On the left corner of the bridge, I had a unique encounter with a woman working as a baker in a four-generation-old kanderwan. In our hour-long conversation, her eyes revealed a deeper story, and her words conveyed a multitude of experiences, encapsulating the complexities of her identity, as she transitioned from guarded silence to heartfelt expression, unveiling a river of emotions and experiences within one individual.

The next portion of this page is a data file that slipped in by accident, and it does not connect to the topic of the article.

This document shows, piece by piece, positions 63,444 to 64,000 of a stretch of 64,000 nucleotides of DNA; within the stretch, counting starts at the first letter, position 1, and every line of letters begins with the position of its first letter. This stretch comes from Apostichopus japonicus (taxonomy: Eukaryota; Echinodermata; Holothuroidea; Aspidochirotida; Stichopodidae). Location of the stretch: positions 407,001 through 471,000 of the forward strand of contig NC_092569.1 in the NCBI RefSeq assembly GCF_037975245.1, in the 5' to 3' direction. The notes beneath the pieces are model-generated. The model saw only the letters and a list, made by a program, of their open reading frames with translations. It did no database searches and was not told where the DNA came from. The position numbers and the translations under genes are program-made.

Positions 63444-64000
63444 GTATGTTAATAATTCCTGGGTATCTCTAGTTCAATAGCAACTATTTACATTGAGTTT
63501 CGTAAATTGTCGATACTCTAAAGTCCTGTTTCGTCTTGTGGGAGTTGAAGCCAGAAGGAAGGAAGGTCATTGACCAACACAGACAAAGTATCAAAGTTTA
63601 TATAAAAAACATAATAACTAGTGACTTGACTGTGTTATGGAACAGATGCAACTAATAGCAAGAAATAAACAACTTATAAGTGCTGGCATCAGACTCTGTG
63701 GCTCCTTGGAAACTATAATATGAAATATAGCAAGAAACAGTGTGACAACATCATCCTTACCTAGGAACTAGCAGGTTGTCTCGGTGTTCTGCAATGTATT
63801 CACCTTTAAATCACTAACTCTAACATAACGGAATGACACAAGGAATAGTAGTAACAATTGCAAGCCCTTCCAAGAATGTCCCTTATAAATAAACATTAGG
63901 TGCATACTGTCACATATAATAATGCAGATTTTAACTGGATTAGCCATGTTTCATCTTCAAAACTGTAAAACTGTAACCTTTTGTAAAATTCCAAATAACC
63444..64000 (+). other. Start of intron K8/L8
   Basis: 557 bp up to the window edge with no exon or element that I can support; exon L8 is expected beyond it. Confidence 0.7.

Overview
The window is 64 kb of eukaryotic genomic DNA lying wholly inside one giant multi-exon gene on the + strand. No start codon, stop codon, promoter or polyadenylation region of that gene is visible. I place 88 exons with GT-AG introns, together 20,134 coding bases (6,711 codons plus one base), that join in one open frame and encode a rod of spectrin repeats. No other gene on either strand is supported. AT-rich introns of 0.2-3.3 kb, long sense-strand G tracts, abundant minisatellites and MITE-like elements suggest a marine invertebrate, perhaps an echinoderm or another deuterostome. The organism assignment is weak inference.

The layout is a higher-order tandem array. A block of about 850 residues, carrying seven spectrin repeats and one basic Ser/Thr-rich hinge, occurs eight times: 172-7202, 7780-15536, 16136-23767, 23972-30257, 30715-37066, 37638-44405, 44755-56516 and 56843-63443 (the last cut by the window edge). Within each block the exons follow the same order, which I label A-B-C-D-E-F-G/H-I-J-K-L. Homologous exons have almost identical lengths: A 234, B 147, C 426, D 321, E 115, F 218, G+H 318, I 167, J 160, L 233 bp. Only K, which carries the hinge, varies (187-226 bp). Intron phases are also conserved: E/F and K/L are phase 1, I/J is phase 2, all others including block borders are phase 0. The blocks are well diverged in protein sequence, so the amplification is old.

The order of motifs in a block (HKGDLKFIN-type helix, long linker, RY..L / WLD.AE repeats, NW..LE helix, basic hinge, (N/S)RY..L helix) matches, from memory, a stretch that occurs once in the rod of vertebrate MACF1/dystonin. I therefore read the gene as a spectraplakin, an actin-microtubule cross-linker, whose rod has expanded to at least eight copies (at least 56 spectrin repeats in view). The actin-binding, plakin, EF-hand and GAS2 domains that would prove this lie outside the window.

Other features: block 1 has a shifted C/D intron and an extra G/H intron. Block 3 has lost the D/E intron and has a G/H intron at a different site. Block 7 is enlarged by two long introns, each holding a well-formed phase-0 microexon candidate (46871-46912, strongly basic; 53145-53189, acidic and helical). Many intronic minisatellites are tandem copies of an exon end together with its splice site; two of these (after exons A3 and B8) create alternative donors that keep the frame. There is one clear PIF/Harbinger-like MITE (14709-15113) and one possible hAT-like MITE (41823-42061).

The lyrical echoes of Nawakadal college koota namawar, Atti paran kam kam janawar, resonated with a unique charm. In the midst of joyous wedding ceremonies and visits to Nawakadal, the college took centre stage in my thoughts, overshadowing even the bridges that defined the area. This institution, established in 1961, stands as the pioneering beacon of higher education in Shehr-e-Khas, committed to nurturing excellence and the empowerment of women through the gift of education. Perched on the river banks, it remains the sole higher education institution dedicated to women, with a remarkable journey from its modest beginnings with 19 faculty members and 50 students. Students continue to enrol in diverse courses at Nawakadal College, and a mere wall separates it from the Higher Secondary School Nawakadal, where I completed my twelfth grade in 2012, with a noticeable lack of progress in the infrastructure and facilities since my time there.